How COVID-19 News Consumption Impacts Work Engagement
News consumption has increased significantly during the COVID-19 pandemic as people try to make sense of the evolving situation. However, there is evidence that consuming a significant amount of negative news can provoke anxiety and negatively affect our mental health. How does this affect workers’ ability to be engaged at work during the pandemic?
Schulich Organization Studies professor, Winny Shen, and her collaborators, Stephanie Andel from Indiana University-Purdue University Indianapolis, and Maryana Arvan from the University of North Carolina at Charlotte, set out to answer this question.
“Early on in the pandemic, the World Health Organization came out with recommendations that people should limit their consumption of news related to COVID-19 to just one or two times per day and only from trusted news sources, and this really caught our attention,” says Shen.
In their new study published in the Journal of Applied Psychology, Shen and her collaborators examined relationships between COVID-19 news consumption, anxiety, work engagement, and occupational calling by following a sample of 281 Canadian workers over a period of eight weeks during the first wave of the pandemic. They found that on weeks where workers watched more news than usual, they experienced greater anxiety, and consequently, lower work engagement. However, workers who felt called to their job because it provides them a sense of purpose and fulfillment were able to maintain high levels of work engagement even when they felt highly anxious. Moreover, workers who were more engaged with their job in a given week generally experienced lower anxiety the following week.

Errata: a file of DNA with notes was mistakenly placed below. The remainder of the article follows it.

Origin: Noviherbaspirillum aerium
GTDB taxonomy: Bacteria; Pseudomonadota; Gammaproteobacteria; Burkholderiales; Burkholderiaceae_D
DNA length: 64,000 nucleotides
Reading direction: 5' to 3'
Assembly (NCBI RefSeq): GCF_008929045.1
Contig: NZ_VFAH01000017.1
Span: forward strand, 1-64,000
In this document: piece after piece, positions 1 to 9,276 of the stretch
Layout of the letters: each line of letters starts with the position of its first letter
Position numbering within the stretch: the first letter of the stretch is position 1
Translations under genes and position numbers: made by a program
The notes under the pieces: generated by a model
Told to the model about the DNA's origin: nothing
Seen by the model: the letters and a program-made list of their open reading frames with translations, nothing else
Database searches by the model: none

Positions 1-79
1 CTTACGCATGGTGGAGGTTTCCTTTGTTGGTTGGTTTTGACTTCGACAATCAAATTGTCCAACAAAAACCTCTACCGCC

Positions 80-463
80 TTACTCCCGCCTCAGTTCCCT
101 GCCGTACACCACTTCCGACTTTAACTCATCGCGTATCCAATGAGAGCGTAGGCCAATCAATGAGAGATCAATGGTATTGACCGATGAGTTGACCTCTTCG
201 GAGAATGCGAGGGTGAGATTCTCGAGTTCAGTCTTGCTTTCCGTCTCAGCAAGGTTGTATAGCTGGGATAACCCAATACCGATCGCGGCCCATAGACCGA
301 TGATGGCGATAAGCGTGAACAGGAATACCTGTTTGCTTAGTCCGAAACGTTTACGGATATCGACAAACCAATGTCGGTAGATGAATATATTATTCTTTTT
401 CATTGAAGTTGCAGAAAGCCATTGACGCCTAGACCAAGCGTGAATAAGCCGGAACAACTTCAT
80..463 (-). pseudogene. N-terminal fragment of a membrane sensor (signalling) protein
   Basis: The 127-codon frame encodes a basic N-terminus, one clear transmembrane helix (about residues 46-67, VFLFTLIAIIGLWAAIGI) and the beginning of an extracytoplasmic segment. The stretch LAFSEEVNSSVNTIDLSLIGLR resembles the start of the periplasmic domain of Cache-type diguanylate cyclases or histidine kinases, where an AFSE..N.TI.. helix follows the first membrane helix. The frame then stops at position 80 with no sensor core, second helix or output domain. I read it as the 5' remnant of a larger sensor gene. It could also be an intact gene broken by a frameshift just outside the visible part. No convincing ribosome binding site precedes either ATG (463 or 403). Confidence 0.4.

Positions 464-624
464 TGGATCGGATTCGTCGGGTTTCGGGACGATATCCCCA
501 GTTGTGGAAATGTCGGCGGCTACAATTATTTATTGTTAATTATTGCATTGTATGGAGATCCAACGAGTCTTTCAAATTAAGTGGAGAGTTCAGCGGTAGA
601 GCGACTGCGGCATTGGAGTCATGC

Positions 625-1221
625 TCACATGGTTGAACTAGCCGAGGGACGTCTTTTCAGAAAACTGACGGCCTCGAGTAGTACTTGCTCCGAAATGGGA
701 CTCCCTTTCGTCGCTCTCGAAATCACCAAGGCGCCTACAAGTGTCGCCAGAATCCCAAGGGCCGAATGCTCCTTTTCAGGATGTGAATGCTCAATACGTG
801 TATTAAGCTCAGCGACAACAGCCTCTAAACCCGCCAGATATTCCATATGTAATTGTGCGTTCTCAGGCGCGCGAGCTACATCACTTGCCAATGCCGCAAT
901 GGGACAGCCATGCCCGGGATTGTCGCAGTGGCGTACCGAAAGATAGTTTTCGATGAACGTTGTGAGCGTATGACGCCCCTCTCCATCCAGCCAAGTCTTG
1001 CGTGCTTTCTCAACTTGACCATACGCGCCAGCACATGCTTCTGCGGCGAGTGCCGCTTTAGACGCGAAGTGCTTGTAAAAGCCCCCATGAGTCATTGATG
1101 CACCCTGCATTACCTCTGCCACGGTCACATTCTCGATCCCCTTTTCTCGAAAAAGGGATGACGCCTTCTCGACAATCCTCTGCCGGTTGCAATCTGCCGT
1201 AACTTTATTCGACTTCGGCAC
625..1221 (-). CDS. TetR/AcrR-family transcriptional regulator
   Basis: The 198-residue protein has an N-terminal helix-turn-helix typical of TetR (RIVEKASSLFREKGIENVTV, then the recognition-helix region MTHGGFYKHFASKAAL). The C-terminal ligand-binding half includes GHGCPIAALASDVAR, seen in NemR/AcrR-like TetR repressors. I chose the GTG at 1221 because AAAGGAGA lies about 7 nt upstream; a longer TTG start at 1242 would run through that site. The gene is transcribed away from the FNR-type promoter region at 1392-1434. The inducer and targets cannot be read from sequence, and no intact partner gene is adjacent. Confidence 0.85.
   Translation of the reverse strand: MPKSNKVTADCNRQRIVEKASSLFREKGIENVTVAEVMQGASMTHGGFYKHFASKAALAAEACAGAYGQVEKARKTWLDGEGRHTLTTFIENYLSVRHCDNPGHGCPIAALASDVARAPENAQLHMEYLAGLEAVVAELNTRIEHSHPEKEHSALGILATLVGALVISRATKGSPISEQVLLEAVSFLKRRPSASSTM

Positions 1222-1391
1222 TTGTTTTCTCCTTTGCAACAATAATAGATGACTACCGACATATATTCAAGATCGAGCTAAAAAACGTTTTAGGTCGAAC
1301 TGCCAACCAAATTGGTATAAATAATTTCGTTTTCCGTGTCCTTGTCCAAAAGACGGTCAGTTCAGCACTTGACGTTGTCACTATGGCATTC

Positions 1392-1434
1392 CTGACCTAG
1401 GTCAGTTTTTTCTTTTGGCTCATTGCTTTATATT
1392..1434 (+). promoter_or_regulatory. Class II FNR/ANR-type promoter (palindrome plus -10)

“Many companies are worried about engagement during the pandemic,” says Shen. “Our work suggests that in order to promote an engaged workforce, companies should try to help their workers find personal fulfillment, joy, and purpose in the work that they are doing.”